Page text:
The explosion of interest in fintech across the region has provided a range of options available to those looking to make the move away from cash.
At the forefront of this movement is the rapid growth in mobile wallets, the penetration of which increased in Vietnam by 50% in just one quarter in 2016. Mobile wallets, whether provided by banks, telcos, device manufacturers or even retailers, provide a user friendly way to pay friends, bills and merchants, plus in some cases also access to other financial products including insurance, loans and savings.
There are two obvious benefits that basic mobile wallets and payments have over more traditional bank account ownership.
Firstly, as most wallets are pre-paid, there is no need for the extensive KYC regulation needed in order to join a bank. This allows for a far greater degree of financial inclusion amongst those without stable incomes.
Secondly, mobile devices are quickly becoming ubiquitous and, furthermore, the penetration of smartphone devices is increasing exponentially. With an influx of cheap devices from manufacturers in China and elsewhere, many are now able to make full use of the advanced features of smartphone devices to provide user friendly payment experiences.
Nevertheless, there do remain many obvious and significant hurdles that need to be crossed for the 2020 milestone to be reached. The most significant of these is how to encourage adoption amongst a population that is very much wedded to paying with cash. In transactions of all types, whether it be business-to-business, customer-to-business or even business-to-government, cash remains the preferred transaction method.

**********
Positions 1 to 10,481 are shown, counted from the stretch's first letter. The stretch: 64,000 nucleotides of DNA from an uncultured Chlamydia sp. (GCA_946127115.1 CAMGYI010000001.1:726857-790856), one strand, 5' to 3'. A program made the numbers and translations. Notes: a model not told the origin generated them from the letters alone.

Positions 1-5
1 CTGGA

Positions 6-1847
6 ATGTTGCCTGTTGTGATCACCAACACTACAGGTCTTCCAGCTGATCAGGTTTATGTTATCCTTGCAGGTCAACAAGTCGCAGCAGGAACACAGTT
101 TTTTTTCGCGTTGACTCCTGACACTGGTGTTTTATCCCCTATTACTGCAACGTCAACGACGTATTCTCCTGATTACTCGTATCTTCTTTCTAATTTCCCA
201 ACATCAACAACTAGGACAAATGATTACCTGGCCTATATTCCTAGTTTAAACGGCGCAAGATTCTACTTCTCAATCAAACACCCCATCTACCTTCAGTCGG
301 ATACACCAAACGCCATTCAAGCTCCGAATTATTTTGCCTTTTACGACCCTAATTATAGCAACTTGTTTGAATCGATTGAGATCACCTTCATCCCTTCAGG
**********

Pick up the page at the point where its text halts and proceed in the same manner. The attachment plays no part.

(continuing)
A great example of this challenge is the introduction of online payment for utility bills, a function that has been live now for several years. Despite its ease of use and clear benefits versus more manual payment processes, only 4.5 million (or 18.47% of users) have opted to take up the option.
Similarly, whist 90% of urban-dwelling adults possess at least one payment card, only 15% of them use cards to make payments in retail environments.
Ultimately this problem comes down to a perceived lack of trust in currency that isn’t physical. Despite the inherent risks of carrying cash, many still see it as a safer alternative to what they perceive as putting trust in merchants to be honest with the digital transaction they process. Whilst certain security initiatives, such as biometrics for mobile payments, do go some way to allay these fears, it is going to take a serious change in perspective for trust not to be a significant hurdle.
Other roadblocks, perceived or real, to the adoption of non-cash alternatives include merchant acceptance, limited additional benefits, lack of convenience and assumed costs related to new solutions.
If the government is able to help address these key roadblocks, a process which is a combination of public education, merchant incentives, bank collaboration, infrastructure investment and more, then they will put themselves in the very best position to reach their 2020 goals.